Our Great Migration to Costa Rica

Updated: May 10

On May 30th, my life and my son's will change in a very big way. We will live in a different country, exist in a totally new energy, and welcome in a simpler way of life. It has been a long time dream of mine to move closer to my roots, and it is finally... really... actually, happening. Wow.


The Root

A poster in Kingston, Jamaica soliciting workers to go to Limon for the railroad project.

In the 1800's there was a migration of workers from Jamaica to Costa Rica to work on a railroad project. This project shook the families of thousands who relocated their families, and my great grandparents were one of them. From Kingston, Jamaica, Jane Morgan and her husband Charles Burke, moved to Puerto Limon, located on the east coast of the country. In Limon, they had their church, local food, customs, language and community, and they did well enough to stay and raise children. Limon became known as a place with vibrant Black Caribbean culture unlike other places in Costa Rica.


My great grandfather, James Burke with my aunt and father

An early memory my grandmother shared with me is that her dad would bring home an avocado and say "Hey, this pear looks like you," and hand it to her to eat. Her life in the home was strict though, and when she was old enough, she applied for nursing school in San Jose (the capital) and went to school there to see more of the world.

Family portrait, my grandparents, aunt and father

My grandfather, James "Capitan". Emanuel Escarpeta Roach, Belizian, worked for the United Fruit Company and traveled all over central and South America transporting goods. He met my grandmother at Hospital Dr. Tony Facio where she worked as a nurse, and courted her repeatedly until she accepted to go out with him. They had 2 kids in Limon and planned to move to Texas together. Sadly, shortly before the trip, my grandfather passed away from a brain aneurysm. The funeral was grand with a procession through town to the cemetery. I can see this scene so clearly through my dad's description.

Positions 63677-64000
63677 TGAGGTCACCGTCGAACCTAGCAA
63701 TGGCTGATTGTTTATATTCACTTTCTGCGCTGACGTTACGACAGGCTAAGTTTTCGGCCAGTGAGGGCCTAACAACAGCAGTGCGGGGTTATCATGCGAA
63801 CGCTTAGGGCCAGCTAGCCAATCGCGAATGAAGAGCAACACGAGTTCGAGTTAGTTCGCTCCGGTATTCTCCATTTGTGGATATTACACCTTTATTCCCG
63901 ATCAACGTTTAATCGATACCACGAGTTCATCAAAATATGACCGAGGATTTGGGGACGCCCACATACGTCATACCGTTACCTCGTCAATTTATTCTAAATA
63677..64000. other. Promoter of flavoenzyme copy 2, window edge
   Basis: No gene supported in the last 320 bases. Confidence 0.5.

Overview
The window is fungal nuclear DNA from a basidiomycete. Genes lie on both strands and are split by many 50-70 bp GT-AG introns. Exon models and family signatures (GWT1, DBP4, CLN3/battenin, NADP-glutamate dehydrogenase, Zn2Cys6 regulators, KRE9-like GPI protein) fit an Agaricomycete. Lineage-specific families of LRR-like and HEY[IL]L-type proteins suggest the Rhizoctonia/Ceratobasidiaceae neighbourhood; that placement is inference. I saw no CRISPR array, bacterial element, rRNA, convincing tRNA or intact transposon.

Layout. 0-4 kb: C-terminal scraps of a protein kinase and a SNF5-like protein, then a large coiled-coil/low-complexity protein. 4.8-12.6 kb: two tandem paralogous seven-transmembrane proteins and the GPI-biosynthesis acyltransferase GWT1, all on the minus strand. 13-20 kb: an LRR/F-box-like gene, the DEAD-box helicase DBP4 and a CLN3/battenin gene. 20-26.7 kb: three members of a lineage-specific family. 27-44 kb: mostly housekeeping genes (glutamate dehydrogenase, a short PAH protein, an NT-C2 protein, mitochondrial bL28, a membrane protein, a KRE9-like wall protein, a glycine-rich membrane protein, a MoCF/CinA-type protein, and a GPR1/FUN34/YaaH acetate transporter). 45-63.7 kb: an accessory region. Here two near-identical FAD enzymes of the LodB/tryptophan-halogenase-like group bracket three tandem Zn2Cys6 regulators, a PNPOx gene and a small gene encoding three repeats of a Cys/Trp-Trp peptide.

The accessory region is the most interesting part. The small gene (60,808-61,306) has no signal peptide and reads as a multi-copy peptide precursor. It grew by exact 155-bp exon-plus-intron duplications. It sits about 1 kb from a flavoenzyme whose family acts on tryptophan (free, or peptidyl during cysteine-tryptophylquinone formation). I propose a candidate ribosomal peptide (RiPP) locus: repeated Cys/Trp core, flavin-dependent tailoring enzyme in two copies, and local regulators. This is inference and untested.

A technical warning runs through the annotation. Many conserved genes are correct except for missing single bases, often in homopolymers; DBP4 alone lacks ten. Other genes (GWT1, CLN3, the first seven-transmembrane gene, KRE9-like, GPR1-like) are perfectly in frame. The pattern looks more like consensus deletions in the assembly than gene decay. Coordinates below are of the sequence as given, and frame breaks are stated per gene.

My dad and aunt


My grandmother's school ID photo from nursing school in San Jose

My Grandmother knew that she was still going to live in the US and she left her kids with her sister and came back for them after she was well established. In the US, they became Jehovah's Witnesses and lived in Long Island for many years until my aunt and dad went off to live in other places.


When I was 6 years old my family went to visit my great Aunt Rebecca in the town of Guacimo. There I played with my cousins around the railroad tracks and busted my knee on the tracks. My Grandmother used to joke and said I left a "piece" of me there. She is right! :)


Fast Forward to Present Day


It took so much to get here. Realizing this dream of moving closer to my roots. I am overwhelmed with gratitude for every ancestor, every obstacle and good deed. Many times I attempted to leave the US, something would "pause" me. Feeling tied to a job, meeting someone, having a child 👦. Today I feel so much liberation because I've learned that standing in my truth is the most important thing. It is where I feel the most peace and where I thrive.


The works of art in this sale are all expressions of this journey I have hand picked to offer for your artwork collection. Each line in the works represents a diverse life experience. Alone, these lines may seem like nothing special, but when you put them all together, they are a beautiful melody, and that is how I see life. Many of these works have accompanying essays and some even have rail road spikes, an ode to my Costa Rican heritage.


I hope you enjoyed this read! I certainly enjoyed writing it.


Love & Light,


J. Alexandra Escarpeta


Photo credit:

Limon Railroad Poster - https://theartsjournal.org/index.php/site/article/view/114/113

Family Photos: Escarpeta Family Archives








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